How is your personal style reflected in your business and outward facing brand?
Your dream customer
While we like to start with you, we know (and you know) that your brand isn’t just about you. It’s about how you communicate what you do and for whom in a style that resonates with your dream customer. A disconnect between who you think you are and who your dream customer thinks you are can be detrimental to your success. Plus, it’s not just about them liking who you are – it’s about reassuring that you’re for them by articulating what you offer without confusion.
Do you know who your dream customer is? Do they know who you are and what you offer?
Expertise can be a loaded word that doesn’t land with everyone in the same way, but it’s as simple as staking a claim for what you want to be known for. Becoming a reliable guide and “go-to” for the thing you offer will elevate you beyond a commodity and position you as a sought-after problem-solver.
What do you want to be known for? What’s your expertise?
Your brand is how you tie the story and emotion of what you do to the nuts-and-bolts deliverables you offer. If you lean too heavy on the emotional side of how you connect to your dream customer, you risk confusing your clients as to how you’re actually helping them … which leads to hesitation when it comes to closing the deal. When it comes to your deliverables, use branding language with a light touch and just say what you mean.
When it comes to your offering, what do you deliver? If it’s not tangible, try to paint a before-and-after picture of your client before and after they work with you.
Your content—whether that’s a blog, a podcast, a YouTube channel, or a social media presence—is one of the best ways to establish your expertise, share your story, and attract dream customers. It’s also a place where you can explore and evolve your brand. What you create along the way shapes who you become in your brand and business vision.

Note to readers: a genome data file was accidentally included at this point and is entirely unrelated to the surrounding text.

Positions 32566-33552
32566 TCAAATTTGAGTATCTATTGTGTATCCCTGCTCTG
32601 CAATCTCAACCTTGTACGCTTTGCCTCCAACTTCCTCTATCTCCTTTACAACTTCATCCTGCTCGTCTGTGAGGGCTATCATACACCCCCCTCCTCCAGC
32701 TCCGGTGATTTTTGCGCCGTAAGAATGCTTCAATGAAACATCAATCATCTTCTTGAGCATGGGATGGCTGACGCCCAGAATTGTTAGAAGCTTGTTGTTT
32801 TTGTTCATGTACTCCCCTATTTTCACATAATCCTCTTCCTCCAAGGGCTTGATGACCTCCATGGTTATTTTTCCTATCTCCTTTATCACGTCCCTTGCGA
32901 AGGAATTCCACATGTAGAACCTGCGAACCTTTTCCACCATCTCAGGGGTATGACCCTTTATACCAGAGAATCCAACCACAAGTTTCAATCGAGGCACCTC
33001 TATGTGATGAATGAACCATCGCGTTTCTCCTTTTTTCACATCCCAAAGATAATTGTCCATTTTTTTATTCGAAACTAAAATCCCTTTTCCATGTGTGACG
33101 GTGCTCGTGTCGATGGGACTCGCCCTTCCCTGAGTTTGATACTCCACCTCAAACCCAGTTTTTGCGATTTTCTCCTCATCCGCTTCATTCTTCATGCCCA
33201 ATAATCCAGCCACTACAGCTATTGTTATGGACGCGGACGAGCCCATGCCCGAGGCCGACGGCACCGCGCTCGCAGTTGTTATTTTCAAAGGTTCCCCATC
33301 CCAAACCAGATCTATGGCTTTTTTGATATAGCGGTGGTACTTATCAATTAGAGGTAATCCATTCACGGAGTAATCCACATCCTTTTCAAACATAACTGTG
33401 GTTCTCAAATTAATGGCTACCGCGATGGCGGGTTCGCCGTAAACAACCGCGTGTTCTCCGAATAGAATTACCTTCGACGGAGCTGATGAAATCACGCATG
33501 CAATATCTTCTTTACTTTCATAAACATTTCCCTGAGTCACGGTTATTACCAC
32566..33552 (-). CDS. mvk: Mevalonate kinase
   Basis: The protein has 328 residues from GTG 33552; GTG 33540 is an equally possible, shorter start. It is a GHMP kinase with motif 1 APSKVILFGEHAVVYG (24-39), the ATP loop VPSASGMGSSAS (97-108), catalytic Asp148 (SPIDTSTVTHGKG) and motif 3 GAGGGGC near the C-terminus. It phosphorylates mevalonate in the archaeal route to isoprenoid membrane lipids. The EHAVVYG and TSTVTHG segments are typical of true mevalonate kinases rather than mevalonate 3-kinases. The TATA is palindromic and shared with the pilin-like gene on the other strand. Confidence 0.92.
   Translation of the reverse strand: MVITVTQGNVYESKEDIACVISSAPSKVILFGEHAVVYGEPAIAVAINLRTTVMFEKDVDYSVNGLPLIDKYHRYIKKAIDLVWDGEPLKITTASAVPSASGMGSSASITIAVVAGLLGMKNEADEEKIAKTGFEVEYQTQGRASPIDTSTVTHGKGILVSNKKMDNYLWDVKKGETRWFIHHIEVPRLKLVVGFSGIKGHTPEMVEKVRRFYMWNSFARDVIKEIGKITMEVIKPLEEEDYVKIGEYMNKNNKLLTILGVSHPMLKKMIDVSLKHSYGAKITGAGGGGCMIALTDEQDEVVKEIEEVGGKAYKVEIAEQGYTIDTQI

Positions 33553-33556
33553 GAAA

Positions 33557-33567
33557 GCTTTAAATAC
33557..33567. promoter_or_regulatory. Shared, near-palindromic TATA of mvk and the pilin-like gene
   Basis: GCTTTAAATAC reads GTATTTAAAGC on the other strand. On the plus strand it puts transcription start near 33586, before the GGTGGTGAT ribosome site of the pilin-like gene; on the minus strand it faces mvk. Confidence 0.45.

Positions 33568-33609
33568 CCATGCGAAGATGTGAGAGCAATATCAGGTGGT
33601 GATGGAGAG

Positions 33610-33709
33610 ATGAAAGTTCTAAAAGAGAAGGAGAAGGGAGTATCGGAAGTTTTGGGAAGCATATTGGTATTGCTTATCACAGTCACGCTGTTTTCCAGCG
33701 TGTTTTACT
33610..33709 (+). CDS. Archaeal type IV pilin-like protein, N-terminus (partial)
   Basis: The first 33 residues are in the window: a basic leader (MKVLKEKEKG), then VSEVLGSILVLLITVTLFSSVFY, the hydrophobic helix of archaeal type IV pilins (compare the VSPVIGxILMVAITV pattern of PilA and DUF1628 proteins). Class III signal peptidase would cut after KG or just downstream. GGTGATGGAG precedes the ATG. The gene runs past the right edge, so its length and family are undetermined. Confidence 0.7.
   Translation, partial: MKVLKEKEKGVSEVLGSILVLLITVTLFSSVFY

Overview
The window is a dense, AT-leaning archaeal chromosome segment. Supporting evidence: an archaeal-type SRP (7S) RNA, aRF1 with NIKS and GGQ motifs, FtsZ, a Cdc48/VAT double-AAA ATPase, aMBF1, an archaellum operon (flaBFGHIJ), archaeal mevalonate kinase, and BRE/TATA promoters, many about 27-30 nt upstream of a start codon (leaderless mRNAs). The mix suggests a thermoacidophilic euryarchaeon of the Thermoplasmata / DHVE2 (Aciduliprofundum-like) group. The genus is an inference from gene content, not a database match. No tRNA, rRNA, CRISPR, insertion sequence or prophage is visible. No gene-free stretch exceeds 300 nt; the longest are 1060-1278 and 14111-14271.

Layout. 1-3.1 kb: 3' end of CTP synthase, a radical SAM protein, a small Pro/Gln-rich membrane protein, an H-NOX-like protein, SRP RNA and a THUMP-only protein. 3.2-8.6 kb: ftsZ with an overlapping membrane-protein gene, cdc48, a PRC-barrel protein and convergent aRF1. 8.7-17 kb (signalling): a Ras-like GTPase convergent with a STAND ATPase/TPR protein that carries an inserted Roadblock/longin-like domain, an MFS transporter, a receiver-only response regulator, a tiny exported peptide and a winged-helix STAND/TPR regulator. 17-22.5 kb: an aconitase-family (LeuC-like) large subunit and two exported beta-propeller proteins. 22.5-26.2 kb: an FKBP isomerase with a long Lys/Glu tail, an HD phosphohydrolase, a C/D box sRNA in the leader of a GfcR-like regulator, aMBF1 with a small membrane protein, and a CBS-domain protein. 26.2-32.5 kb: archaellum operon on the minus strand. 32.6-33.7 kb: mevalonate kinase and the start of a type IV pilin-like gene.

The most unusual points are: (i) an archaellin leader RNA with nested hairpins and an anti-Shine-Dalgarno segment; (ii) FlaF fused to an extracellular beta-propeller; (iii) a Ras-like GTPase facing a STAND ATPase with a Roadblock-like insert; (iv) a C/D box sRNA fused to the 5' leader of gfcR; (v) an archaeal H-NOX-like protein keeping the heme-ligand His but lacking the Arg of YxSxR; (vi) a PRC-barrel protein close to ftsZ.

Does the content you create support your expertise with the tone and style of your brand?
So here we’ve shared a few of the threads that create the bigger picture of your brand and business vision. No one thread is more important than the other – they all work together to tell a cohesive and clear story about who you are and the work you do.
Want to dive in a little deeper? Download our free 7 Ways to Brand You and What You Do eBook:
What Exactly Is Branding? | Braid Creative & Consulting
I think we all know what the word “branding” means at-a-glance, but have you ever really tried to define it? It’s a little tricky to nail down an exact meaning of what a brand is—which can be complicated for you as an entrepreneur, small business, or marketer when a big part of your success depends on having a good brand. So in this article, we’re going to share a few of our definitions of what a brand really is.
Your brand is the first impression you make
One of the biggest pitfalls we see from our clients is when they try to fit too much of everything they are into that very first impression. Information overload can be confusing and overwhelming to your dream customer. So when it comes to the first impression you make, consider how you can set the tone and style for what you do and for whom in as little words as possible. This means making an impression with the look and feel of your brand, a short tagline, and a concise “elevator pitch” or positioning statement.
Your brand is what makes you different
Believe it or not, competition is a good thing for your business! When businesses have similar offerings it means there is a thriving market for what you have to sell. However, the more competition you have, the more you have to differentiate yourself within the market. Your brand is how you communicate what makes you different and why that makes you a perfect fit for your dream customer.
Your brand sets the expectation of what’s next
If your brand is the first impression someone receives, it also sets the stage for what they can expect as they begin to move from simply being aware of your presence to becoming engaged with your business. Brand disconnects happen when a potential client expects one thing and receives another. But when your brand is cohesive, consistent, and totally aligned on all levels, you are delivering on the expectation and promise you set from the first time someone set eyes on you.
What is the first impression you make? What differentiates you from the competition? Is your brand consistent as your dream customer moves deeper into your business model?